Profiles: William M. Audet

William M. Audet

William M. Audet

JD 84, LLD 13

Attorney and Founding Partner at Audet and Partners, LLP

Super Lawyer of the Year


It was little surprise to anyone when William graduated at the top of his law school class, and went on to establish a stellar career as one of the top plaintiff's attorneys in the nation. Since the third grade, his mother identified his lawyer potential through arguments with his siblings.

Ultimately, Audet & Partners, LLP was established in 2004. The firm was involved in many newsworthy class-action cases throughout the United States. The firm has taken on such corporate giants as Hewlett-Packard, Whirlpool, Apple, Google, and dozens of other household names. In recognition of this, In 2005, Audet was named "Champion of Justice" by the Bar Association of San Francisco, recognizing his longstanding contributions to the legal community and his pro bono activities. He has been named a California Super Lawyer repeatedly. In 2011, Super Lawyers magazine named him, "Super Lawyer of the Year," and he has been recognized as a "Top Attorney" for the Northern District of California for class action and mass tort cases. He has received several awards and honorariums, as well as appeared on CNN, NPR and other national and local news outlets, and has authored a book on federal discovery.

Among his many honors, the Golden Gate School of Law awarded him an honorary doctorate of law (LLD) in 2013, recognizing his "significant legal and financial contributions to the law community, scholarly work, pro bono activities, and his enduring commitment" to his alma mater. He was a keynote speaker during the commencement 2013 ceremony. As it turns out nearly thirty years earlier, he had been elected by his classmates to deliver the student farewell address during the 1984 Law School commencement.

Through one of his former law classmates, Bill learned that there was a job opening for a law clerk for the Ninth Circuit Court of Appeals. During that period, his supervisor sent Audet a news clipping about a newly appointed federal judge, Fern Smith. For the next year, he clerked for the judge and looked for his next job, as is the custom with judicial clerkships. Judge Zirpoli was appointed by President Kennedy in 1961. At the time, he was the longest-serving judge in the Northern District. Bill Audet clerked for him for almost a year, until he retired.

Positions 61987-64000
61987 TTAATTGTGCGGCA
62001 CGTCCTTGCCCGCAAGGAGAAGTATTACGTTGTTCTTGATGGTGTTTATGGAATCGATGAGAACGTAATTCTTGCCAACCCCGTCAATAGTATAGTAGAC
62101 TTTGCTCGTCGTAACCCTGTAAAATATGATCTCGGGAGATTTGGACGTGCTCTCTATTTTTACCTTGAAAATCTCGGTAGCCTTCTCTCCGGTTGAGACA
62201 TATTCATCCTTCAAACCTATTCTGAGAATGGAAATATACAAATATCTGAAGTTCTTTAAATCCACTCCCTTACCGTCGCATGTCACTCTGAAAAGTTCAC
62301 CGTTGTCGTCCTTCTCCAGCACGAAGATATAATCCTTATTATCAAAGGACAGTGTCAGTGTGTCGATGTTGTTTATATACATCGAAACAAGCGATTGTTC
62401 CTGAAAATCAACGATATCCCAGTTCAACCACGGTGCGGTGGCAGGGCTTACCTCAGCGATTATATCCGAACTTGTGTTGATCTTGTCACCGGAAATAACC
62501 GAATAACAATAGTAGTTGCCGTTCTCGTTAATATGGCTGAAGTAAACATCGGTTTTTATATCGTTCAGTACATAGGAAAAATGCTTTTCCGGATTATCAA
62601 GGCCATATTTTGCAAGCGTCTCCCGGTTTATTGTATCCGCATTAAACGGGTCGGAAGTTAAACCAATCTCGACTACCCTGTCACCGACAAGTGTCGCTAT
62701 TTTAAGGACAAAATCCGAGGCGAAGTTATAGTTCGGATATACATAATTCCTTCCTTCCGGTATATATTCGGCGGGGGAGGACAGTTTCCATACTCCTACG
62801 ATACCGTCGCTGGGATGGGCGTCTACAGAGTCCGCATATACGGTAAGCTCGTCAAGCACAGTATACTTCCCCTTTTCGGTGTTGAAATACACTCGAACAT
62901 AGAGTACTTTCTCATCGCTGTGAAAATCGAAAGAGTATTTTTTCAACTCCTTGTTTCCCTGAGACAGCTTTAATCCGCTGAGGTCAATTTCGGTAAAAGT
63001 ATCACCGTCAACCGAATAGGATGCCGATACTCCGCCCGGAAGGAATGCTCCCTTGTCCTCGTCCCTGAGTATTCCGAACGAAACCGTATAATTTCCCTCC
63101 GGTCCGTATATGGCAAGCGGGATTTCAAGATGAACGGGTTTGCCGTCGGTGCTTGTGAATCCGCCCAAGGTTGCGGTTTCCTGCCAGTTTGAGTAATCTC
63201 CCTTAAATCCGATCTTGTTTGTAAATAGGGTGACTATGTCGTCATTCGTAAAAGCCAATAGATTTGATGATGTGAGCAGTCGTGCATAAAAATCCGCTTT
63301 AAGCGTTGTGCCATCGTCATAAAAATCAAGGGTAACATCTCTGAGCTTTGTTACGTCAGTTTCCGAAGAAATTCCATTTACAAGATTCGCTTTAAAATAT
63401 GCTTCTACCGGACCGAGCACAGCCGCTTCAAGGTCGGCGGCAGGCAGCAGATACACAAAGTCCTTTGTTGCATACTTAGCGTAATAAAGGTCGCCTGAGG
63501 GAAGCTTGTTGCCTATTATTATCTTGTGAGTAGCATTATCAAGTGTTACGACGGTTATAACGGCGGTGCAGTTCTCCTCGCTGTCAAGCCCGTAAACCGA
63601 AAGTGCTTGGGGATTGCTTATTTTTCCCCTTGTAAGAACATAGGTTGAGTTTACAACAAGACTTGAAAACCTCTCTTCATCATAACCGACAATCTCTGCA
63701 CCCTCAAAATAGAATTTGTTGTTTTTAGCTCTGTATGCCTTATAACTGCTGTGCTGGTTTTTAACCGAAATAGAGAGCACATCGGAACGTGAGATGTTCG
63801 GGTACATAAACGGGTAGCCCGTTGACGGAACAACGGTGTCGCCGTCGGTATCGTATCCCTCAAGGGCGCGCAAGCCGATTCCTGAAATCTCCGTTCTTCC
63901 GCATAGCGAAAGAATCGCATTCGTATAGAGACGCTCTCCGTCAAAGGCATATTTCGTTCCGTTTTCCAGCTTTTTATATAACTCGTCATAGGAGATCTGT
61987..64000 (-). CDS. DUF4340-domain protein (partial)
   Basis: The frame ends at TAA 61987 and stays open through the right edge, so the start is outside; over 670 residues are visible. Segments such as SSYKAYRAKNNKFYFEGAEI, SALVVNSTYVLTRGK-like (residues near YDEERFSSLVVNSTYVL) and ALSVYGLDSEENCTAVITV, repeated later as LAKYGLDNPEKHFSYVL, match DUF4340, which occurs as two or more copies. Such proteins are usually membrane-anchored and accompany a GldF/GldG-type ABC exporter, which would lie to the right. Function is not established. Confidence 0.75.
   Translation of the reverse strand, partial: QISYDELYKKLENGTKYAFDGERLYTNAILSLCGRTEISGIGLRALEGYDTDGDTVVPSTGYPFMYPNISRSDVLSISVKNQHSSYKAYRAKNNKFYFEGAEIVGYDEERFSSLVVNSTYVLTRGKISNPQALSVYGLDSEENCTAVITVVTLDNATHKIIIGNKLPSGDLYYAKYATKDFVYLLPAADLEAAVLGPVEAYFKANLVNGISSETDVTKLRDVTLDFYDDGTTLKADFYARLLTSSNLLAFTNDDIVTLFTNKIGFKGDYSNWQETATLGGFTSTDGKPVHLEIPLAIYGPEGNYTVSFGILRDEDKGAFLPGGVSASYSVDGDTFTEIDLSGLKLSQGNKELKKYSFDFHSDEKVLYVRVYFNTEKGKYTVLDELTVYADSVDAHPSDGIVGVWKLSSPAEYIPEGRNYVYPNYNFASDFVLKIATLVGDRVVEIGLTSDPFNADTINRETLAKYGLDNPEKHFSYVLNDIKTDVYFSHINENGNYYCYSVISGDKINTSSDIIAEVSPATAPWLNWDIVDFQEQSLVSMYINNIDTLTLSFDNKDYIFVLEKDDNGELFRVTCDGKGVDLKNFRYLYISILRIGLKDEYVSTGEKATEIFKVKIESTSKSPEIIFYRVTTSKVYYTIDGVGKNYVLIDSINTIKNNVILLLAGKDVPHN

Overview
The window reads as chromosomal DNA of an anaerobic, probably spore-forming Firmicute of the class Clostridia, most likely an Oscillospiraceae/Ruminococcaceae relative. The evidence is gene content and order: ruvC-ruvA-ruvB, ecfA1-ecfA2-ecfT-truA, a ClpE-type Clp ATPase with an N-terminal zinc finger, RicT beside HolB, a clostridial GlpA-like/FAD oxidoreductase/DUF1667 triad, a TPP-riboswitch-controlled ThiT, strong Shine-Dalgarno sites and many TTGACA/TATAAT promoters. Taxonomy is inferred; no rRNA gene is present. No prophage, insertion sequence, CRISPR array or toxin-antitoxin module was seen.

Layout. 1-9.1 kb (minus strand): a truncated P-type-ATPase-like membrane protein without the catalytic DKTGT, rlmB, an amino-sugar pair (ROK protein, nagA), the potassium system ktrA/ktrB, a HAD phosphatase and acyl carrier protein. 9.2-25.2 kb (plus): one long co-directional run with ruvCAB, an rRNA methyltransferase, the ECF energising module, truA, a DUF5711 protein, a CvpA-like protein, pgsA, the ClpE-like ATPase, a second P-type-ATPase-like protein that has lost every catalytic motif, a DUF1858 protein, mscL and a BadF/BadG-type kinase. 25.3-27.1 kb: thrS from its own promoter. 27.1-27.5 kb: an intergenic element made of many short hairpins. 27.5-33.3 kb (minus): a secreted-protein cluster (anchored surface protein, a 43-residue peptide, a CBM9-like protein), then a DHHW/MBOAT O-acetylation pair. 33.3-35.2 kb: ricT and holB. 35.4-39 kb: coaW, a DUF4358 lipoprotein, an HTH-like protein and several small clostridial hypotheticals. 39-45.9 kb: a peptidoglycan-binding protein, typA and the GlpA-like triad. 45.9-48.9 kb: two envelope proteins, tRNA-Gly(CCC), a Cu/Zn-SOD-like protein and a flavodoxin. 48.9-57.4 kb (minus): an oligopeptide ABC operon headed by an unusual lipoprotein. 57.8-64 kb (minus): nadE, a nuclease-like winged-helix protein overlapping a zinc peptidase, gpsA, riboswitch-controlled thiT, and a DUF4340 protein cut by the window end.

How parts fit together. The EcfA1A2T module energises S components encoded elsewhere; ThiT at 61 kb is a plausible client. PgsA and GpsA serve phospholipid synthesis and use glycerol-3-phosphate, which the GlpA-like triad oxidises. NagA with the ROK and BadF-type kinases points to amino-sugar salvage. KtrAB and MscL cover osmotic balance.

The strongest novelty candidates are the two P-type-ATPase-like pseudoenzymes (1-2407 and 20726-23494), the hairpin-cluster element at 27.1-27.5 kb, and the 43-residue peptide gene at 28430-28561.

Leaving the court behind, Audet ultimately landed a position at Lieff, Cabraser, Heimann & Bernstein. Today, his old firm has over 60 lawyers, but when Audet arrived, he was the ninth lawyer at the firm. For the next seven years, he honed his skills as a plaintiff's attorney, making partner within a few years. After that in 2002, he joined forces with another plaintiff's attorney in a small independent practice.

Five years passed quickly and, by 2007, Audet was ready to start his own law firm and work only with attorneys he personally wanted to work with from the start. He settled for a suite on Montgomery Street in downtown San Francisco, just blocks from Golden Gate Law School. "It was more important to control my own destiny than make a lot of money. My current practice of law allows me that privilege"

Bill Audet calls it a combination of "guts" and the wife. He and Irene have been married for 20 years. Their eldest Liam is seventeen and bound for Ithaca College in upstate New York next fall. Their younger son, Shane, is fourteen and in high school. Both boys have an eye on law school, like their father.

After practicing law for 30 years, Bill Audet is well-settled in his career and continues to thirst for learning, as he was when he started law school. At the moment, Audet is studying the Koran and its impact on the world, trying to figure out the current state of affairs in the Middle East. He tries to read at least one book a week, and his subject matter is as wide-ranging as his curiosity.

Sometimes he thinks about what the future might hold. "I'd love to be back a little more in academia," he says. Maybe doing something to help the university's law clinics, or perhaps as a law professor. For now, Audet is making a difference for thousands of plaintiffs -- one case at a time.